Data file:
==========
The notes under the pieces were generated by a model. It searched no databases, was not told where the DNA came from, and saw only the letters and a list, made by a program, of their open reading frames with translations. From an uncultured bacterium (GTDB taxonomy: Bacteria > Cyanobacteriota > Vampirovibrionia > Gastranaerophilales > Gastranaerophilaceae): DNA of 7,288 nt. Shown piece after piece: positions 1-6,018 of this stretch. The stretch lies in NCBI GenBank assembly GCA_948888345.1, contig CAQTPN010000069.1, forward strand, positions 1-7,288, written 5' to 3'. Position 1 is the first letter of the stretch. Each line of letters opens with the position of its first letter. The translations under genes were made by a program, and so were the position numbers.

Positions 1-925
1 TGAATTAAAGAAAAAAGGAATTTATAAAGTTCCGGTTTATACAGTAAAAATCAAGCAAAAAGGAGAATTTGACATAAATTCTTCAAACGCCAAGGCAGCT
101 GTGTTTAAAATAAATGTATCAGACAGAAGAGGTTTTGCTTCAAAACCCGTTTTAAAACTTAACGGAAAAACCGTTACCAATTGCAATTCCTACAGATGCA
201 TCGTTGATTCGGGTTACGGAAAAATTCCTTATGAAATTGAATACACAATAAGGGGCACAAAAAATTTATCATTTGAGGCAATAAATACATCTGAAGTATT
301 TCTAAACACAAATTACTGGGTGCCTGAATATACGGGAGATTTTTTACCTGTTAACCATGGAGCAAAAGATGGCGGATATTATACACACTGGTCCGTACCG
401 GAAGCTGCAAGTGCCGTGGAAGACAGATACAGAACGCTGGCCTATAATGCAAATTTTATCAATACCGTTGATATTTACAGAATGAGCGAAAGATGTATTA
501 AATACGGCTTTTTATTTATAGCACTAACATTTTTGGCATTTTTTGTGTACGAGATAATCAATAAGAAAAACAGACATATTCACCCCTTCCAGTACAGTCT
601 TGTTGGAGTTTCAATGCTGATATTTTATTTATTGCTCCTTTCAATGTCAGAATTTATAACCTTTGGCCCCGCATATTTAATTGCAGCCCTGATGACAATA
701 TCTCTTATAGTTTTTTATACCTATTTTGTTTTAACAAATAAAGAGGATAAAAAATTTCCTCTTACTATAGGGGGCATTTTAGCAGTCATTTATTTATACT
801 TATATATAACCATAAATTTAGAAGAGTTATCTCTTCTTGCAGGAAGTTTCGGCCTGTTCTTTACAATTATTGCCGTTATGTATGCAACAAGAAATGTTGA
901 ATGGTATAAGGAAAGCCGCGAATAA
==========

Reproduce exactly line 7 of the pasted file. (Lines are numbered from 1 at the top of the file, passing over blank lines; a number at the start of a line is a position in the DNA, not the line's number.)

401 GAAGCTGCAAGTGCCGTGGAAGACAGATACAGAACGCTGGCCTATAATGCAAATTTTATCAATACCGTTGATATTTACAGAATGAGCGAAAGATGTATTA